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How Cuba survived sanctions

ZIMBABWE can learn from Cuba which survived for over half a Century under comprehensive sanctions from the most powerful countries in the world, the Latin American country’s Ambassador to Zimbabwe has said.


Elio Savin Oliva said Cuba has managed to plan its economy and allocate national resources to key issues using a socialist approach to make sure that everyone benefits.

He said, unlike capitalism that has created wealthy billionaires, Cuba’s socialism introduced by retired president Fidel Castro has worked well for the Cubans who have managed to survive for more than half a century without United States aid.

“Cuba has a planned economy. It is not a market-driven economy. The government plans and allocates resources. We get loans from friendly countries but we don’t have access to financial support from monetary institutions,” Oliva told journalists a fortnight ago.

“It is the unity of the people and confidence in the leadership that has taken us to where we are. Socialism has been working well for us, and we are in a process of improving it.”

Zimbabwe, like Cuba, has been under US sanctions for over a decade due to “a deteriorating human rights record’ under President Robert Mugabe’s rule.

The west says there are no sanctions on Zimbabwe but restrictive measures on President Mugabe and his close associates.

Unlike Cuba, Zimbabwe has vast mineral resources which observers say in the absence of corruption could have helped the cash-strapped southern African country out of its economic quagmire.

Oliva said the island of 11 million people, now under the leadership of Fidel’s young brother Raul, had survived through tourism, exporting of skills and nickel exports.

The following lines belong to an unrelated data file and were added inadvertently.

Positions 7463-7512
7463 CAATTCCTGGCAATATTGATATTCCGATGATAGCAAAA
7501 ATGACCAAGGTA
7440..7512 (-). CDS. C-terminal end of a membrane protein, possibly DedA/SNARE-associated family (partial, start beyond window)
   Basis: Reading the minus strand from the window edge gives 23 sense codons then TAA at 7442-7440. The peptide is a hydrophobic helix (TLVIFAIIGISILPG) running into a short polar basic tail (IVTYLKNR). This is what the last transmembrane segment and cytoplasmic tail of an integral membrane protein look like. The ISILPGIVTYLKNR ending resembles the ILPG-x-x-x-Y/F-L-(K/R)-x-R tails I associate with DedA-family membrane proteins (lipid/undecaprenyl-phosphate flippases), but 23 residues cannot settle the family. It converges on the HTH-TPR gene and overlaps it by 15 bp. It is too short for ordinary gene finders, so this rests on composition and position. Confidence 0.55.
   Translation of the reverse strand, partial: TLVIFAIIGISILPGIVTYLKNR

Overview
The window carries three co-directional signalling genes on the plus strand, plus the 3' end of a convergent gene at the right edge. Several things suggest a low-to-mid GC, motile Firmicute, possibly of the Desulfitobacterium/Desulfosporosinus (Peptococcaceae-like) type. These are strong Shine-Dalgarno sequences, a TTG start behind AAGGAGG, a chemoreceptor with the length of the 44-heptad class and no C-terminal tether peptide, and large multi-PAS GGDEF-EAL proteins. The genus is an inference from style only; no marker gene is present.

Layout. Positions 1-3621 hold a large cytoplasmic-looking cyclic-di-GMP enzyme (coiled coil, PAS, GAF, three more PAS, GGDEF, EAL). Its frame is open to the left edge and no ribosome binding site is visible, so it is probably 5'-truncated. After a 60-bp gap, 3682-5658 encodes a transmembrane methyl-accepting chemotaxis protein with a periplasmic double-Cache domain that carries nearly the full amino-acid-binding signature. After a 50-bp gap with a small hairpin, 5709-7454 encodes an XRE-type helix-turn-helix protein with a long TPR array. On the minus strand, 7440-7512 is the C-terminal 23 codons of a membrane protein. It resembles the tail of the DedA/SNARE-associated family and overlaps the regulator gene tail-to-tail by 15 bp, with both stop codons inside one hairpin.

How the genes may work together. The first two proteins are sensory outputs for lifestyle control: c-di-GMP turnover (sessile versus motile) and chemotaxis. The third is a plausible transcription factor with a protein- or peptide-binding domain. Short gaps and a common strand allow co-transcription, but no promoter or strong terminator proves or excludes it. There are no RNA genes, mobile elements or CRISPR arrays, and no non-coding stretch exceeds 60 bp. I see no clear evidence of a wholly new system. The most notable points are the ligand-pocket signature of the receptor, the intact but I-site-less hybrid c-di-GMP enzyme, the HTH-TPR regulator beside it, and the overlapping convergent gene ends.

“We don’t have millionaires in Cuba. We have managed to control corruption. We have managed to raise money through exporting skills generated through a vibrant educational system.
The ambassador said education, from Grade One to doctorate level, was free while health was a human rights issue.

“You can imagine the burden on government. Government should see to it that every pupil has a desk, books, teachers and so on. Through this, we have produced excess labour which we export to other countries. We offer scholarships to many people across the globe to learn in Cuba for free. The literacy rate in Cuba is 100%. We have helped other countries like Bolivia and Nigeria to improve in their literacy,” Oliva said.

Cuba today has the highest doctor-to-patient ratio of one doctor to 137 patients, according to Oliva.

“Every part of the country is accessed by doctors. Cuba has the lowest child mortality rate. The life expectancy is 70 years for men and 81 years for women. Even the death of a child is a State problem because a child will be looked after while it is still a pregnancy.

“We have doctors in more than 70 countries across the world. We have 11 000 doctors in Brazil alone and many more in other countries. The countries will pay for the doctors,” he said.

Cuba has many doctors in Zimbabwe but Oliva said they were only helping a friend for free since the Zimbabwe government cannot afford to pay them.

He said Zimbabwe could also learn a lot from the former Spanish colony in the areas of science and research, agriculture and tourism.

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